Q. It can be challenging to find fan apparel that is feminine and has a flattering fit. Have you identified a need there?
A. Yes, absolutely. I think the fit is super important. It took us a long time to get the right fit so it can fit a lot of different body styles. We use amazing fabrics that are all made in the USA. That don’t pill, shrink or fade. It’s something you can wear season after season, so it’s a better product overall which is really nice. I went to a national collegiate store’s convention in April this year and spoke with a lot of these buyers first hand. They’re all understanding now that women are actually looking for stuff that isn’t overly emblematic, that doesn’t have a giant logo on it, and they’re starting to tailor what they carry in their storefronts to meet this kind of demand. So it’s happening and they’re realizing it which is fantastic for us. But the options have been historically so limited when it comes to your team colors. We’re about to launch purple and gold for LSU, or purple in general, which is great. We have the bright orange which is going to cover Tennessee and Clemson. We’re really trying to cater to these different universities that have these massive alumni networks and undergrads and give them options to elevate what they want to wear to the games.
Q. You sell clothing based on those color combinations but on your website you also have some cool vintage pieces with more subtle logos. Was your idea always to sell a mix of both?
A. I was actually sourcing a lot of really cool vintage sweatshirts and pullovers and scarves for my different photo shoots. I wanted to drive home, “Look, you style it this way, you’re going to a game. You style it this way, you can go out on date night on a Saturday night.” I was getting a lot of feedback from customers saying, “I want to buy the entire look.” (So now) they can buy a JaneHudson piece and this one of a kind vintage piece and get 20 percent off.
Q. Speaking of cost, customers who spent $72 to $125 on one of your dresses isn’t going to want to just wear them to four football games a year. Was that part of your motivation in creating such versatile pieces?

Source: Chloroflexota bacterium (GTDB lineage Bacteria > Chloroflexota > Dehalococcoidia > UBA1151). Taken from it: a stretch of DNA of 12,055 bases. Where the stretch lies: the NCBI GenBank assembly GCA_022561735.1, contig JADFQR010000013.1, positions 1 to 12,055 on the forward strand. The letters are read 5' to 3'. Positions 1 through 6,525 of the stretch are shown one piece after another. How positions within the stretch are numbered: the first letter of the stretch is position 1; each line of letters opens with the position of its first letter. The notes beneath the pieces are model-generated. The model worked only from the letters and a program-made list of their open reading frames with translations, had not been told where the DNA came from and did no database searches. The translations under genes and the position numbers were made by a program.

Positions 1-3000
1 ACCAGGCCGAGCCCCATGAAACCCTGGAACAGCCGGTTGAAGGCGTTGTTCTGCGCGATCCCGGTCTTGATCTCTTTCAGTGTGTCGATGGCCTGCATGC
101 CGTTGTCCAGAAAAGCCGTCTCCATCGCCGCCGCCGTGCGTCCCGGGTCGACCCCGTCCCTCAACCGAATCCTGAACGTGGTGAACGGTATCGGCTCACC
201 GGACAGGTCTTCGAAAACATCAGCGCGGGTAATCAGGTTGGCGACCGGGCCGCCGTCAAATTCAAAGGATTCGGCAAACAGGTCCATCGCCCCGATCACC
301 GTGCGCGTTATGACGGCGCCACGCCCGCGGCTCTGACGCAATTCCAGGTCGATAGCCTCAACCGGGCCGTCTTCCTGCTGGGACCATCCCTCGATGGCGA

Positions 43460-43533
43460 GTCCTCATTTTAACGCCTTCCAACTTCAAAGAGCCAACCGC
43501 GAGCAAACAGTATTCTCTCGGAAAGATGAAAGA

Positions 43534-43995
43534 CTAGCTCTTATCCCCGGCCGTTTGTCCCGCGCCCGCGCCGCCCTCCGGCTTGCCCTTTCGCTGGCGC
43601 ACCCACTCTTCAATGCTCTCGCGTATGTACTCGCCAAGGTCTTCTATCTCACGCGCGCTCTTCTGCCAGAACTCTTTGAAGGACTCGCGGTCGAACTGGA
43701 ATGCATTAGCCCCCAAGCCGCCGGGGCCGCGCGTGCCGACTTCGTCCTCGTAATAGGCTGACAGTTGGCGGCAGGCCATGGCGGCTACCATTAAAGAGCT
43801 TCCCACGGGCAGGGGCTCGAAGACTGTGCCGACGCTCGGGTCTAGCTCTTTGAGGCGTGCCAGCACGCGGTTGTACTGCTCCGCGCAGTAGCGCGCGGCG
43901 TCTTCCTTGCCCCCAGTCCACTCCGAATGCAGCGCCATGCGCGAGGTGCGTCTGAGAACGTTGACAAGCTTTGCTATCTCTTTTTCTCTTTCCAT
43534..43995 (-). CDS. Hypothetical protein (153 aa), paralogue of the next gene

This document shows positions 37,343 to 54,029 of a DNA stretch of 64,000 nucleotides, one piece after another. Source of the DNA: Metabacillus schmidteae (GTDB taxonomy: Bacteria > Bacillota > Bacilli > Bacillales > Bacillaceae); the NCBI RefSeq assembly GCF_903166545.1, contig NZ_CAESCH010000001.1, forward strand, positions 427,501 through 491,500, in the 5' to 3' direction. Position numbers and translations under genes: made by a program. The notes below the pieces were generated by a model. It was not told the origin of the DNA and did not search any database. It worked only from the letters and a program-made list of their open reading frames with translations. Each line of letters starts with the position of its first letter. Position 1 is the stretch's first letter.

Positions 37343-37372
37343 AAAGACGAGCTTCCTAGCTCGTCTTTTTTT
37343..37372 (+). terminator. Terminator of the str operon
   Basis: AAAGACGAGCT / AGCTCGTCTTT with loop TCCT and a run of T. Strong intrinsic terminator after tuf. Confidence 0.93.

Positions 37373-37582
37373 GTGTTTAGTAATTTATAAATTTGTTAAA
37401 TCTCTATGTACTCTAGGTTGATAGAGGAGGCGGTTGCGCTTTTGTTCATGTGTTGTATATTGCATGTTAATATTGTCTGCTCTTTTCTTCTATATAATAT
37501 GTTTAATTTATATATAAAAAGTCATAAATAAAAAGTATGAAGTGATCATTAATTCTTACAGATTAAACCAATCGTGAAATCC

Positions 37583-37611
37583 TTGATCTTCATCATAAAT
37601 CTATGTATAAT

A. 100 percent. It was a very thoughtful price point because it’s an expensive fabric but it is something that’s more versatile and will last you longer than the other stuff in the market. Everything I was seeing in the category just wasn’t made of quality stuff. For me personally, if I was going to embark on this, I had to be so proud of the end product. It took me two years to source the fabric. Each time I thought I found it, I would create a sample and wear it to work one day just to test it out. It would pill after the first wear. I thought, “I can’t sell this. This isn’t my fabric.” It had to be season after season. I still wear some of my samples I created three, four years ago. They don’t pill, shrink or fade because it’s a really nice fabric quality. It’s actually the same fabric quality as Eileen Fisher and Mara Hoffman, which are the really elevated brands.
Q. Are the styles you chose targeting the girl in the South? Something the girl in Minnesota can layer? How do you decide which shapes to use? Who are you dressing?
A. I have customers at every age range. I have customers who trend younger that are current college students, and I’ve sold dresses to women in their 70s. We have swing styles which go sometimes trend a little older because it’s not all that form-fitted. It’s got a nice deep pocket to it. It’s very comfortable. It’s easy to throw on and go. My focus right now is that Southern area: Florida and Georgia and Tennessee and Texas and Louisiana and Mississippi because they do have those warmer climates year round. We’re working now on creating more options for cooler weather states, but everything is meant to be layered where you need it and how you want to style it dependent on the weather.
Q. How has the response been?
A. The response has been really great. It’s funny I was reading something to my husband last night that I got through our customer service channel. The woman said, “I’m trying to get an orange skirt, but my husband so kindly pointed out to me that it looks like it’s a Texas orange and not a Tennessee orange. I just can’t commit this faux pas at the games, and he’s very concerned about it. I absolutely love your line, so I need you to help me navigate what color and what you think I should order.” It’s great when I read that stuff. It makes me so happy because this is what we’re looking to do and solve.
Content Editor for Inside Tailgating magazine and insidetailgating.com, freelance writer and author of “Ballplayer,” the Chipper Jones biography that came out in April of 2017. Former sportswriter for the Atlanta Journal-Constitution, wife, mother of three young sons and certified Dookie. Contact at firstname.lastname@example.org.